A Regency gown fit for Lizzy Bennet

Happy new year! Let’s cast our minds back to October and my much preferred holiday, Halloween. My friends and I planned to have a quiet morning tea* wearing costumes, which naturally I wanted to make myself. I was quite pleased with the end result, so prepare for lots of pictures!

Siobhan, a young white woman, stands in a garden archway. She wears a white, empire-waist Regency gown with gathered bodice and full skirt, with puff sleeves gathered to a cuff. She has short purple lacey gloves, a fan, and a straw and fabric bonnet.
Spoiler alert: this is what I made.

I considered a few options: the classic Morticia, a black cat (the makeup would have been fun!), even Frank-N-Furter from Rocky Horror! But finally settled on a costume I’d wanted to make ever since I started sewing: a Pride & Prejudice inspired Regency gown. After all, who doesn’t want to be Lizzy Bennet?

Frank-N-Furter, from the Rocky Horror Picture Show, poses in black corset, stockings, heels, drag makeup and silver cape.
Next time.
The Bennet sisters from BBC's Pride and Prejudice adaptation sit on a lawn wearing delicate Regency gowns.
Lots of lovely gown inspiration from the ONLY TRUE Pride & Prejudice adaptation.

First step was finding a pattern. There are plenty out there but I was determined to not spend $20 on something I’d wear for approx. 2 hours. So I used this free diagram from JaneAusten.co.uk.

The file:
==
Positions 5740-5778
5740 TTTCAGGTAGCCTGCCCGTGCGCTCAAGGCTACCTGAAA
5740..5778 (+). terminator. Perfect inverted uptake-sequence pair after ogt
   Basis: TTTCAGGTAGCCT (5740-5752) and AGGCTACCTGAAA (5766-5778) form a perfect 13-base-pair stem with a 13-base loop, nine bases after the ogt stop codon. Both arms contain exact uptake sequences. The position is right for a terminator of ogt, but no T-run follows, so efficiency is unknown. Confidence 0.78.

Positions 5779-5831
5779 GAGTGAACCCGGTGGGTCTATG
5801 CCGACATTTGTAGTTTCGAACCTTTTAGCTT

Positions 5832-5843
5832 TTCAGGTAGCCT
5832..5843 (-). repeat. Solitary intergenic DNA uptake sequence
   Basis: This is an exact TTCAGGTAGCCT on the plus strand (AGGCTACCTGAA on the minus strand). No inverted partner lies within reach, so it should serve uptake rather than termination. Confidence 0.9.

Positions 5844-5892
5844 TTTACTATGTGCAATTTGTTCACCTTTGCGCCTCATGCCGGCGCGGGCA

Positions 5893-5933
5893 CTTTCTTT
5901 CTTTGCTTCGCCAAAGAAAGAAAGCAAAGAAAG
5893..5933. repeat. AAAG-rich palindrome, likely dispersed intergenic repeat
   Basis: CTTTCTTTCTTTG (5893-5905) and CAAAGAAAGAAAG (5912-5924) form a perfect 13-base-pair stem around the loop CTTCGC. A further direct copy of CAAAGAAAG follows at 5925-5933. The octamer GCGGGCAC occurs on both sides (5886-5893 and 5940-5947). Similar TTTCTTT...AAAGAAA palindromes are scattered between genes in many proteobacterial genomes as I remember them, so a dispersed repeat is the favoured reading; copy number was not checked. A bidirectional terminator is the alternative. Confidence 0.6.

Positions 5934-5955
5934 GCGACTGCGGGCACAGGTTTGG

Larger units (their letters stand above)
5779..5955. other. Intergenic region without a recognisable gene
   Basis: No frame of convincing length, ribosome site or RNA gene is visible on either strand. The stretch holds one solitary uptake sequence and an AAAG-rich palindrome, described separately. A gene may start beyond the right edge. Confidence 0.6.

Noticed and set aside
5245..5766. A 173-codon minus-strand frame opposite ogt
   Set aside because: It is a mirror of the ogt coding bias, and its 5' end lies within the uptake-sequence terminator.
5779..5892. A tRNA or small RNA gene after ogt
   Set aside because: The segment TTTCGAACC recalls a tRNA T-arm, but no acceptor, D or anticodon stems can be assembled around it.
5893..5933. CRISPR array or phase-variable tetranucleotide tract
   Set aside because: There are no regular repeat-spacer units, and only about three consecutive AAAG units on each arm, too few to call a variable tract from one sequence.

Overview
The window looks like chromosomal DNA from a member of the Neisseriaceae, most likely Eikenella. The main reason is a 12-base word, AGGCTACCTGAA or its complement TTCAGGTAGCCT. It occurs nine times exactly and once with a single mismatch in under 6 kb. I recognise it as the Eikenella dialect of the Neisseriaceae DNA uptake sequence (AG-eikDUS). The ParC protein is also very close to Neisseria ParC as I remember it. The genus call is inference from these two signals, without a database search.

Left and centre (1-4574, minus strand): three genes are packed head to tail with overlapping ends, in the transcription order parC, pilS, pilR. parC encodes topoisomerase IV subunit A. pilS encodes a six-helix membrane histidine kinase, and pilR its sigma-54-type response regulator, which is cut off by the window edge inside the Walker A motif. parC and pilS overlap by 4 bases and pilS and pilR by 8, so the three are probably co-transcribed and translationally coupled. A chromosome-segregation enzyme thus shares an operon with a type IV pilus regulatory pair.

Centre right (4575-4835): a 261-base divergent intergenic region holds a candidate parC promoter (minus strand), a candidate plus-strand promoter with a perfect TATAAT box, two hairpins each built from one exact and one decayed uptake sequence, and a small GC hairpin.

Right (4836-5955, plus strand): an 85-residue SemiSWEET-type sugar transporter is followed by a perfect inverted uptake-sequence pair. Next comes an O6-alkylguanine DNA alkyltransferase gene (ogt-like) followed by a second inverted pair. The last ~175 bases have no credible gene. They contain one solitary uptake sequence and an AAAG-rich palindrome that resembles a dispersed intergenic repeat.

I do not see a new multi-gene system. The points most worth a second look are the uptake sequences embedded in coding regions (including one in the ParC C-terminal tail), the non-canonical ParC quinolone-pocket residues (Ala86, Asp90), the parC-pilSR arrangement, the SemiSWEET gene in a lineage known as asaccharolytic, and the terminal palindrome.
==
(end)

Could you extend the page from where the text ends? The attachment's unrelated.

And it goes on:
A pattern for a Regency gown.
From JaneAusten.co.uk.

I believe it is from the period itself, as it only comes in one size. As I wasn’t too far off the measurements I just multiplied them by a factor of 1.29, which was the ratio between the given waist measurement and my desired finished waist measurement of the garment.** As I wasn’t making a muslin, I added 1″/2.5cm seam allowances for fitting. I was as surprised as anyone when it worked out fine!

The pattern pieces for a Regency gown bodice and sleeve laid flat on a cutting mat.
How my pattern pieces looked, with 2.5cm SA.

The fabric was easy: sheets, lots of sheets. Some from our linen cupboard (destined to be rags) and some from the op shop. They’re slightly different in colour and drape but…meh. It’s a costume. I’m glad I went down this path as the dress was very fabric hungry. I think I used 3 queen sheets!

 

I had a few hiccups along the way, mostly user error. I lined the bodice and found myself frustrated when the gathered necklines (shell + lining) wouldn’t sew together! The gathers just unraveled themselves after sewing. I’m sure this is a time that calls for an ungathered lining for stability, but I sewed the flat necklines together then fixed the gathers to a ribbon inserted in the seam allowance instead.

 

I also changed out the sleeve pattern for this one from the same website, as it was going to be nearly as big as the bodice! I had to shorten this sleeve a bit but it worked out ok. I didn’t have much room to move, as the back armhole cuts in deeply to the shoulder (historically accurate, apparently) and the sleeve didn’t accommodate for that. Next time I’d probably change the back bodice to a modern scooped armscye or add fabric to the back sleeve.

A sewing pattern for a Regency gown.
My alternative sleeve pattern. From JaneAusten.co.uk.

 

Siobhan, a young white woman, stands in a garden archway. She wears a white, empire-waist Regency gown with gathered bodice and full skirt, with puff sleeves gathered to a cuff. She has a blue pashmina shawl, short purple lacey gloves, a fan, and a straw and fabric bonnet.
As worn on the day, accessorised with an op shop fan, handmade bonnet, my shawl and gloves, and borrowed jewellery. I was going to buy ivory gloves from an op shop but they were $10 due to race season and I was determined to make this outfit as cost-effective as possible.